Km on the clock: 2,871
I slowly climbed up another hill to the Serbian border post. Today I'd leave Serbia and enter Kosovo. Although I just spent the longest and one of the worst nights on my journey so far, life was good again after a few hours of sleep and a quick breakfast at a small village store. And since I freed some puppies from a trash container in the morning I kind of felt like a hero.
I could see that the border official watched me already for a while and he was laughing at me as I arrived totally sweaty at the post. I was the only person wanting to cross the border from Serbia into Kosovo. Dozens of cars were lining up on the other side of the border to enter Serbia.
'How are you?' asked the guy with a slightly sarcastic tone and big smile on his face. 'Well...it's a bit hilly here' I answered. He kept laughing as he checked my passport. 'Where do you sleep?' I answered 'I've a tent' and pointed at my bag on the back of my bicycle. 'And where do you eat?' 'My kitchen is in here' and pointed at my front right pannier. 'Okay', he said and handed me my passport. 'Have a good trip'.
'From here you'll be faster on your bicycle. Now it's only going downhill until Pristina', he said as we reached the top of the hill. I thanked him for his help, jumped on my bike and bombed down the hill into the countries capital.
I spent most of my time with exploring the city. I really liked Pristina! It's a nice but also a bit quirky place. All the major sights were in walking distance from Pristina Center Hostel. There's a Bill Clinton Boulevard and a three meters high Bill Clinton statue.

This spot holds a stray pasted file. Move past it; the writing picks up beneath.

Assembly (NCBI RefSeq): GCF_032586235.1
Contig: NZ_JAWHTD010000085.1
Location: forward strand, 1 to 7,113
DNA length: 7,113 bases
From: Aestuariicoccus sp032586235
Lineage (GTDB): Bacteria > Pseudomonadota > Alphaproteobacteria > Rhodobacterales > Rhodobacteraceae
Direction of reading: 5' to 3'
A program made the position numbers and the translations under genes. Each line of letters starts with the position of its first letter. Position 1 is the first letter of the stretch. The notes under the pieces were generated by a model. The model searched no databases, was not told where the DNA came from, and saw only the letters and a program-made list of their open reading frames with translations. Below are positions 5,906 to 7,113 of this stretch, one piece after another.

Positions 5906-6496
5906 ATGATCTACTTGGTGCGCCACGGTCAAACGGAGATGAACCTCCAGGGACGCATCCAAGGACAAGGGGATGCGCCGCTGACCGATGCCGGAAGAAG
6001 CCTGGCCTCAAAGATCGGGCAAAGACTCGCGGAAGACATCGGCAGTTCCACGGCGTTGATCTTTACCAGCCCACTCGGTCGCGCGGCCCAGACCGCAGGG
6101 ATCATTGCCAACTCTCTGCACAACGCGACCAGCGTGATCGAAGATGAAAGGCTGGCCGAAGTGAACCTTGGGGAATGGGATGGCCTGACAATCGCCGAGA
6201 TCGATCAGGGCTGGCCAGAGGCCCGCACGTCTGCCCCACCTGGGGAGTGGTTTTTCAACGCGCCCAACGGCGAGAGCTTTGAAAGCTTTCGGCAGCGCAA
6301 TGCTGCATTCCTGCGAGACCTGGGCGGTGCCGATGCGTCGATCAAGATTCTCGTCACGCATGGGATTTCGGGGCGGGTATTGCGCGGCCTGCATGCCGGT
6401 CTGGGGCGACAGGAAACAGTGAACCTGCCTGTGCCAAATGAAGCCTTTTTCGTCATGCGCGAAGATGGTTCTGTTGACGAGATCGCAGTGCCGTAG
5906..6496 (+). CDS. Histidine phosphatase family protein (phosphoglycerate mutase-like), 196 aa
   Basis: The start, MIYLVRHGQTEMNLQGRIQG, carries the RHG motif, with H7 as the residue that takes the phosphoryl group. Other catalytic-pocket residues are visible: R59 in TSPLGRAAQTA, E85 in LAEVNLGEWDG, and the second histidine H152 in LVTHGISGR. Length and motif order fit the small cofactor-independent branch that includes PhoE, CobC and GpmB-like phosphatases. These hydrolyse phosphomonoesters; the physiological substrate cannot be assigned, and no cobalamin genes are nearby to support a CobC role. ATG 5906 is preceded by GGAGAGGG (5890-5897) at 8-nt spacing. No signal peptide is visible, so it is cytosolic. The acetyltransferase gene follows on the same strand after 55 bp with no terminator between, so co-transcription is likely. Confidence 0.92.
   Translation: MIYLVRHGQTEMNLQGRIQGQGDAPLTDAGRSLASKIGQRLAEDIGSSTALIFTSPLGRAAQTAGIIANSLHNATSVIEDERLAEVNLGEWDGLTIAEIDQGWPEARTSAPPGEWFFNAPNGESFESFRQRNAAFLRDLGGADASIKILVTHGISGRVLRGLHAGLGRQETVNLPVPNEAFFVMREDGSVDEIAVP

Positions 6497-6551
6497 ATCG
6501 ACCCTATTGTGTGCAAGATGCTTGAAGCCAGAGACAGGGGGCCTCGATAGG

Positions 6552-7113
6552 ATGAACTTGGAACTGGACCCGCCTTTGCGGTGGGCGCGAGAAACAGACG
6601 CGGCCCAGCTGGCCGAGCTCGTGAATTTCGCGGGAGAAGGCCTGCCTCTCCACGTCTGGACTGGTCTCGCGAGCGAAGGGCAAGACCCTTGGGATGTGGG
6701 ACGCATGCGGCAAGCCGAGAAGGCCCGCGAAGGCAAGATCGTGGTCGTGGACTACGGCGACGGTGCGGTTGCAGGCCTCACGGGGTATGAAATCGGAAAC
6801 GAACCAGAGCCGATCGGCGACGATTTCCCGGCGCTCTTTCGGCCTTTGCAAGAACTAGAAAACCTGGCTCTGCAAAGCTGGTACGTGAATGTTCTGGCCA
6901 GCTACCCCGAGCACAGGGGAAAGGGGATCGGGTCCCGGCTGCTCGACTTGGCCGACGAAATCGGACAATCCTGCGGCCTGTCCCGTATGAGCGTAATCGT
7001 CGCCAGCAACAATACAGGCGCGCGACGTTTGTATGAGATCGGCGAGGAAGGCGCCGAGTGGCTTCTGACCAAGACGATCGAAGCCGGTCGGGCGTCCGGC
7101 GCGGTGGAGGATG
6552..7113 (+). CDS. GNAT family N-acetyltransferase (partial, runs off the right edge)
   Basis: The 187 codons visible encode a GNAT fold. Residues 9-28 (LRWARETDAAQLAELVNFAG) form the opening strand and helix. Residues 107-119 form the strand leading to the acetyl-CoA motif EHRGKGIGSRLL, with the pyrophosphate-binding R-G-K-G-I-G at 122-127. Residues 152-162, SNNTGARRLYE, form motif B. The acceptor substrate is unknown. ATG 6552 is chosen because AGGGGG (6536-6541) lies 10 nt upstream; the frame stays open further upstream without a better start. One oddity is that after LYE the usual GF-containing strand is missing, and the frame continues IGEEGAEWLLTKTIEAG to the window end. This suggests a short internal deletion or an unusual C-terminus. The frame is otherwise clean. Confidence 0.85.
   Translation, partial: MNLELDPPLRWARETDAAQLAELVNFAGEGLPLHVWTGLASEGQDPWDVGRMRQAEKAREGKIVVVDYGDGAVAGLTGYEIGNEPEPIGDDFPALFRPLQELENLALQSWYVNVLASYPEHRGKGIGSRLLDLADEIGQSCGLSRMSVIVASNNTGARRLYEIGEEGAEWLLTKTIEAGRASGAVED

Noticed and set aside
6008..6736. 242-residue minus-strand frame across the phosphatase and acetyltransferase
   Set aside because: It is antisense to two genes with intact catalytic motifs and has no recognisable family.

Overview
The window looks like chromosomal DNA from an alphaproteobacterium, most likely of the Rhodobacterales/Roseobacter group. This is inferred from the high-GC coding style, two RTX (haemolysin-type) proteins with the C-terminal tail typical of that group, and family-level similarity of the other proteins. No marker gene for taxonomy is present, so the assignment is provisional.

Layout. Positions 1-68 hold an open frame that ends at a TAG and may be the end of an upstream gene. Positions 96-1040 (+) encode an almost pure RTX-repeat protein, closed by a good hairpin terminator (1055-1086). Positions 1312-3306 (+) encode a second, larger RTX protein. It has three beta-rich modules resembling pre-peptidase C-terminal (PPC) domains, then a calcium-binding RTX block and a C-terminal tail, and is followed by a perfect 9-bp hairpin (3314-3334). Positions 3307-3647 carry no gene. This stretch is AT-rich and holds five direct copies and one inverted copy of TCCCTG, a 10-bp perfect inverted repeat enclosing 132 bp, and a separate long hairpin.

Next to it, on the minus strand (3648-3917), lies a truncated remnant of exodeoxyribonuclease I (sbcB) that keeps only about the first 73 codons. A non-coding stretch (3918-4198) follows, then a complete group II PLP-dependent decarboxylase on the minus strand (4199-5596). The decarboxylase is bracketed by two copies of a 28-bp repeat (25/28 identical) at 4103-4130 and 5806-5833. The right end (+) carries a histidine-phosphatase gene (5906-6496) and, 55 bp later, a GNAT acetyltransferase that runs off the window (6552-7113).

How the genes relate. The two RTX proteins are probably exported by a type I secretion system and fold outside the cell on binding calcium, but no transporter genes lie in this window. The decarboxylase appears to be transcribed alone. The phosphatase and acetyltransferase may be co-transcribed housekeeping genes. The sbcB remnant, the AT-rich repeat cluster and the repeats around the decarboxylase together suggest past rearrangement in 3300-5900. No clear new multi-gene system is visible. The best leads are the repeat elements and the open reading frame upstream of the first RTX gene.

Kosovo named the boulevard after him and built the statue to thank the former U.S. president for his help when they were struggling with the Yugoslavian government in the end 90's. By the way, there's small clothing store next to the statue called Hillary. A picture of Hillary Clinton is also attached on the facade. Seems like some Kosovan's have a good sense of humor. There's also a Madeleine Albright monument and I heard there's even a George W. Bush Street. The connection to the U.S. can be seen and experienced in many places in Pristina as well as the connection to Germany. I was surprised to see many cars with German number plates and that quite many locals speak German. The shelves in the supermarkets are filled with German brand products. One of the supermarkets around the hostels corner even played some bizarre German rap music every time when I went there. It didn't really create an inviting shopping atmosphere but I was happy to get some familiar products.
One interesting fact that I learned about Kosovo is that there was no law against keeping brown bears until end of 2010. Baby brown bears were snatched from their mothers by animal dealers in the forests of Kosovo and Albania and then held in small cages at restaurants as an attraction for customers. As I heard, the living conditions of the bears were horrific in most cases and some restaurant owners and customers gave them alcohol to see drunk bears for their amusement. However, since 2013 there's a bear sanctuary just outside of Pristina to provide those bears a natural habitat but also to create awareness to animal welfare and environmental problems in Kosovo.
Although Pristina is a nice place to visit for a couple of it's not a bicycle friendly city. There are no bicycle lanes and there's also lots of room for improvement regarding road signs. It took me a while until I made it out of town and on the R6 road in direction south to Skopje, Macedonia.
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